Tye spends surprisingly few pages on Paige’s days with the 1948 Cleveland Indians, though he notes that Paige pitched less than an inning in the World Series that year (the last won by the Indians). It would have been helpful for him to quote contemporary sportswriter accounts of Paige’s value to the team, rather than create the impression that Paige was unfairly slighted in the Series.

During the 1950’s, Paige played on a number of baseball teams – like the Harlem Globetrotter-like Indianapolis Clowns – that many thought were demeaning. Yet Tye argues that Paige needed the money so his kids could go to school, an odd statement as the children almost surely attended free public secondary schools. Tye never criticizes Paige’s wild spending on new Cadillacs, hunting rifles, and new suits while his kids barely got the basic necessities; he portrays Paige as profoundly self-centered but then makes excuses for such selfishness.

Tye more fairly defends Paige’s routine violation one of his six rules for healthy living –avoid fried meats they anger up the blood – which I’ve personally quoted for decades. He quotes Paige: “Here I am on some old sorry-assed gravel road four hundred miles from nowhere, what kind of breakfast can I cook on my Coleman if I can’t fry me up something?”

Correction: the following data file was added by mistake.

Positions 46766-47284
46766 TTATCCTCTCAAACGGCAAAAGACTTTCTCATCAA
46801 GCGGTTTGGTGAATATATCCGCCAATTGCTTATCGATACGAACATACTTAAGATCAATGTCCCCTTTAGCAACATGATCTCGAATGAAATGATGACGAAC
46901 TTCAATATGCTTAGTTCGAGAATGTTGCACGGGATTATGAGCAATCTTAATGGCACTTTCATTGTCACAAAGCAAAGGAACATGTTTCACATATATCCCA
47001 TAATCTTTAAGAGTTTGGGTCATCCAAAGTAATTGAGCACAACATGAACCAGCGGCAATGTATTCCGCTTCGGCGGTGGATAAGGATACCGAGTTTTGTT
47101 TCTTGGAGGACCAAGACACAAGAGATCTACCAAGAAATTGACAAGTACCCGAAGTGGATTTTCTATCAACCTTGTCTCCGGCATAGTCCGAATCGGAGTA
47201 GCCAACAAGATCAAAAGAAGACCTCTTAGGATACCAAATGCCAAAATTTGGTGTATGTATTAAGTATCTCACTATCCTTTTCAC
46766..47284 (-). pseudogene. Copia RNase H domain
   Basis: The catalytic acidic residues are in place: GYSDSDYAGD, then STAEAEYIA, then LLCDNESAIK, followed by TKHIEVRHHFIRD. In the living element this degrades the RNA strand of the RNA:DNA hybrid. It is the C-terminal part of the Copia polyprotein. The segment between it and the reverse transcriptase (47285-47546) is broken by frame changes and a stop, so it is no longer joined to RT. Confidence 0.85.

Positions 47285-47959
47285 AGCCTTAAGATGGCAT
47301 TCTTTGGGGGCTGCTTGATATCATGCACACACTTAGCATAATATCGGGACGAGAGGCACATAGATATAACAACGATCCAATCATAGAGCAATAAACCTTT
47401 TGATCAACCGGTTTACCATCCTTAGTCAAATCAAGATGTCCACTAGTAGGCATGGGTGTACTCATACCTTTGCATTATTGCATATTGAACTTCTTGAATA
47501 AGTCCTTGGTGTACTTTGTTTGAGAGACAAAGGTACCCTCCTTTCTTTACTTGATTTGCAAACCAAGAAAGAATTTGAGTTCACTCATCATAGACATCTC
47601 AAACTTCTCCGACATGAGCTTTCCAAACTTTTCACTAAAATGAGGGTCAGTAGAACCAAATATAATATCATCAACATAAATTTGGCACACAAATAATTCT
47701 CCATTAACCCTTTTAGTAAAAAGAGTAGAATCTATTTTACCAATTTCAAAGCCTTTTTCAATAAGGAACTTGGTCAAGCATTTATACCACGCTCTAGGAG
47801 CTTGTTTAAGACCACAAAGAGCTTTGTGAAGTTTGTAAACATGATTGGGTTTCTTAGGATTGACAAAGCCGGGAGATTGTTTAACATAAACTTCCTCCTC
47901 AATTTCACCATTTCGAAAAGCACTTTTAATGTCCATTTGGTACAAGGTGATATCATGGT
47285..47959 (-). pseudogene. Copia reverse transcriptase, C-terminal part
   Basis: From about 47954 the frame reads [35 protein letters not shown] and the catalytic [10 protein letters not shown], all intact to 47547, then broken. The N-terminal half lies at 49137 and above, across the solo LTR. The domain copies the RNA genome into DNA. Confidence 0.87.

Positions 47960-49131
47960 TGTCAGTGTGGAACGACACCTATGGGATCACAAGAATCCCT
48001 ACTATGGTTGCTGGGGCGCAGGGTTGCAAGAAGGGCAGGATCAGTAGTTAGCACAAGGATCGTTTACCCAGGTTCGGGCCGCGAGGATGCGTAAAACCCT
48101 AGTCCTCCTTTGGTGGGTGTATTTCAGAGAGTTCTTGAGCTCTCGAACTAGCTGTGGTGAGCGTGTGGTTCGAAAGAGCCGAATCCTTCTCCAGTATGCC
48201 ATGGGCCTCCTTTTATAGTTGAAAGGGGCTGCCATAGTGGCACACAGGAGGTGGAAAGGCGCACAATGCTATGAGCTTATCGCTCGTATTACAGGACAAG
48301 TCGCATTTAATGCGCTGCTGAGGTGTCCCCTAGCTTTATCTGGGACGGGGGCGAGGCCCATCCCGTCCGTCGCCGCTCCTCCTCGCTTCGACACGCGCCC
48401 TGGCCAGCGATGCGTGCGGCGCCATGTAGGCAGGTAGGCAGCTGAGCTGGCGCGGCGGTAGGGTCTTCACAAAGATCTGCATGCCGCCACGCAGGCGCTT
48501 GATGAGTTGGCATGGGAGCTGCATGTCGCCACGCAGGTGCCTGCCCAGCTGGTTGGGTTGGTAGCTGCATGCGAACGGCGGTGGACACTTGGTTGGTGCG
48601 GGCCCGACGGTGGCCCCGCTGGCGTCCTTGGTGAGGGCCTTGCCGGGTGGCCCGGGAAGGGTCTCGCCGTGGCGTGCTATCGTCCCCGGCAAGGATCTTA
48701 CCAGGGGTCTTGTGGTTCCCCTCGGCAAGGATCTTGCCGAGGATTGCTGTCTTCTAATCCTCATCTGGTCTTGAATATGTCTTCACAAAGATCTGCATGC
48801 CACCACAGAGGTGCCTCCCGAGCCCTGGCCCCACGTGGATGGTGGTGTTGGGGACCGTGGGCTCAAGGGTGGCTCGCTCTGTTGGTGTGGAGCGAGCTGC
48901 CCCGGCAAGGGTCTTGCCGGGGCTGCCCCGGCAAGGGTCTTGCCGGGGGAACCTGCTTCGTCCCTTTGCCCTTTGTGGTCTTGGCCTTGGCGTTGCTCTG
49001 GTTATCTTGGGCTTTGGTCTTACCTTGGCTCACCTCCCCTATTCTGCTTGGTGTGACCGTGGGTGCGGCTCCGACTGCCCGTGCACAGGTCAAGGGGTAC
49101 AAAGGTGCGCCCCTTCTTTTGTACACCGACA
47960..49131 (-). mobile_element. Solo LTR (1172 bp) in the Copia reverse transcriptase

Paige’s personal foibles aren’t the issue; but if Tye is going to raise them, he need not feel so obligated to defend his subject.

Jackie Robinson and Paige

Tye appears to accept Paige’s view that he, not Robinson, should have broken baseball’s color line. But it was not, as he suggests, Paige’s flamboyant personality that was the problem, it was his age; Robinson was signed to a Dodgers minor league contract in 1945, when Paige was 39 years old. He was 41 years old when Robinson joined the Dodgers in 1947.

There were few if any major league players of that age, and Paige’s best days were far behind him (a fact confirmed by his post 1947 record). For Branch Rickey to choose the 41-year old Paige as the first black player would have been a tremendous mistake, yet Tye generously quotes Negro League players backing Paige and critical of the Robinson choice.

These and other caveats aside, Satchel is a must read for oldtime baseball fans and anyone interested in the history of either race relations in the United States. Tye has finally brought the true and epic story of Satchel Paige to the public, further justifying the pitcher’s legendary status.

Randy Shaw is the Editor of Beyond Chron. He vividly recalls his interaction with Satchel Paige nearly forty years ago.